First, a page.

Andor affirms that “there are further reasons why Hungary has turned out to be the region’s weakest link in the current international financial crisis.” Since GDP caught up with the 1989 level only in 1999, he points out, successive governments turned to risky financial solutions to improve the feel-good factor. One government unleashed reckless subsidy schemes for home builders and buyers; another increased by 50% the public sector wages. Meanwhile, an ambitious road construction program equipped Hungary with the best highway network in the region, but at the price of skyrocketing state debt.[6]

Apart from fiscal policy, monetary policy also played its role, and contributed to the economy’s fatal fragility. The inflation targeting paradigm – which was never intended for small, open economies, dependent on flows of foreign trade, investment and finance – was adopted by Hungary’s Central Bank, the Magyar Nemzeti Bank (MNB) in 2001. The MNB did not abandon this orthodoxy even when central banks around the world had repeatedly reduced interest rates in an attempt to avoid recession in the spring of 2008. Only in July 2009, the MNB started to lower interest rates. In January 2010, the inflation rate increased – from 4.2% in 2009 to 6.4%.[7]

Similarly, nothing happened to reduce the amount of foreign exchange-based domestic lending, despite the fact that excessive currency substitution was identified by international observers as a source of financial instability, contributing to the unsustainable strength of the forint. According to Andor, Hungary has been the country in the region hardest hit by debt since the second half of the 1970s. This is why it has fallen prey to the two great financial crises of the past 30 years. And also the reason why it became a target of panicky speculation and capital withdrawal again in early October 2008, even though the budget rigour imposed since June 2006 had considerably improved the fiscal balance (from about 10% to close to 3% of GDP).[8] Andor states that “the austerity measures of the 2006-2008 period, which imposed massive sacrifices socially and in terms of forfeited growth, were insufficient to mitigate the mistakes of the previous five years, nor did they improve the overall picture, since the level of debt (as compared to GDP) did not decline even during the time the austerity measures were imposed.”[9]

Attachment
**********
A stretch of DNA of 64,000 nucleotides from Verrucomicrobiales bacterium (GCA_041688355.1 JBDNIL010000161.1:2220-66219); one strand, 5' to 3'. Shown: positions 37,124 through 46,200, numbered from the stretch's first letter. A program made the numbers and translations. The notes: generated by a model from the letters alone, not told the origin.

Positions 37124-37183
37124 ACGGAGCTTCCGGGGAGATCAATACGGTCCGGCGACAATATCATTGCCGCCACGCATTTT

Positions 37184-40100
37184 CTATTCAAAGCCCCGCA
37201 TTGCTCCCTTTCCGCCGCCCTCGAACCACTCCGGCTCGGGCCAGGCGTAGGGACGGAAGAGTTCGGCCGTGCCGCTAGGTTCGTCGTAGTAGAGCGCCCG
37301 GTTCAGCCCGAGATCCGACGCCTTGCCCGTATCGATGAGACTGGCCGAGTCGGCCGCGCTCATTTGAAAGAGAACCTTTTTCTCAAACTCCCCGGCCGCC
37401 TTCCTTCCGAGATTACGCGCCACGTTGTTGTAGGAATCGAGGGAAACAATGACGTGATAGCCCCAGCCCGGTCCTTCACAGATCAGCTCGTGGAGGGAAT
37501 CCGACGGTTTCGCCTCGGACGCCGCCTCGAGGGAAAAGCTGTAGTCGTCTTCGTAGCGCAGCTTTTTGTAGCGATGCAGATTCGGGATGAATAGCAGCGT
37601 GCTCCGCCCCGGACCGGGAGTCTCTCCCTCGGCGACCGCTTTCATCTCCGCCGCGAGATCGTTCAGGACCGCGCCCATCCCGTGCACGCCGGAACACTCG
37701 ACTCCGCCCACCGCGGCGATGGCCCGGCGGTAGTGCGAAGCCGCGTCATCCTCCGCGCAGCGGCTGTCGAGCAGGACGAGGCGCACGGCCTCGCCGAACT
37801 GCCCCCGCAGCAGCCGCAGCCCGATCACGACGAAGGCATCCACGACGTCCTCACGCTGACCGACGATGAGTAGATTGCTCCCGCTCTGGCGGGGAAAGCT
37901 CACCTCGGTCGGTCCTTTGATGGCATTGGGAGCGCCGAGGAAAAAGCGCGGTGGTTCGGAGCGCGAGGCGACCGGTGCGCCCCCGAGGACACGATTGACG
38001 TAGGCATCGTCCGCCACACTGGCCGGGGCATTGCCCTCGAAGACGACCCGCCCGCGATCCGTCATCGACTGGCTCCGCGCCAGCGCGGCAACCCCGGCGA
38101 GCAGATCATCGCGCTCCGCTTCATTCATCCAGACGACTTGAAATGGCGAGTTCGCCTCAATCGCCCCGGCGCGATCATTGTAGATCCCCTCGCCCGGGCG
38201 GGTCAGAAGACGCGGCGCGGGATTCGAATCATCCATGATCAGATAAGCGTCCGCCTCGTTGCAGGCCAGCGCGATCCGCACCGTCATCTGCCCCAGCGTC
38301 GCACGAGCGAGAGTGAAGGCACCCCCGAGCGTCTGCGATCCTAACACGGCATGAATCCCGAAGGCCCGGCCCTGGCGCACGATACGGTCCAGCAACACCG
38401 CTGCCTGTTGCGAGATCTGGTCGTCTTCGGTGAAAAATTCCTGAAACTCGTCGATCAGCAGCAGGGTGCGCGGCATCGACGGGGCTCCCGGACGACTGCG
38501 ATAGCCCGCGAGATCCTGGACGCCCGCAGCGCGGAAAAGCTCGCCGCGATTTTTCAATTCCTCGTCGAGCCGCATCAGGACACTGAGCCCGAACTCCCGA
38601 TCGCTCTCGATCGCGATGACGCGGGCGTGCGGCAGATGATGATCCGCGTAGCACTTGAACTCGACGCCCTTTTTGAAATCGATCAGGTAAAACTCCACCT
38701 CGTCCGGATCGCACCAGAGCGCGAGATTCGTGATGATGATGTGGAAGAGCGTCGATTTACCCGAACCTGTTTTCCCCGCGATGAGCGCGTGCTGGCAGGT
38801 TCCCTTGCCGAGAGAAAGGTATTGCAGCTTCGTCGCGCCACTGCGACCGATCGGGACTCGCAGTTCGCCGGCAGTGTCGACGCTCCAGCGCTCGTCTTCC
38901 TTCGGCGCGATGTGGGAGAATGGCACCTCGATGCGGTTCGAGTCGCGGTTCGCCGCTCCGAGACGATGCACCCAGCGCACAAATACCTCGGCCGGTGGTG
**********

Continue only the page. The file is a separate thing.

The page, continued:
The financial crisis constitutes a complex challenge for Hungarian economic policy and politics in general. The Government now faces some important challenges, to resolve which it must:

  • In the short run, mitigate the fall of the economy and ensure the expansion of liquidity.
  • In the medium term, create a framework for more dynamic economic growth.
  • In the long term, achieve some kind of consensus about how the Hungarian financial system could be made less extroverted in order to reduce the vulnerability of the economy and the probability of similar crises in the future.

As Andor concludes, “Eurozone convergence will probably lie at the heart of this program, although the Irish and the Greek example illustrate that having the Euro alone does not save a country from financial turmoil if fundamental imbalances are not eliminated.”[10]

According to the Hungarian Central Statistical Office, in 2009 the number of unemployed people was 28% higher than in 2008. The unemployment rate went up from 7.9% to 10.1% over a year. The net loss of 98,000 jobs involves various costs for the Government – such as less revenue, social welfare expenditures, early pensions and unemployment benefits. But there is also an additional cost to society in terms of health care, vandalism and petty crime.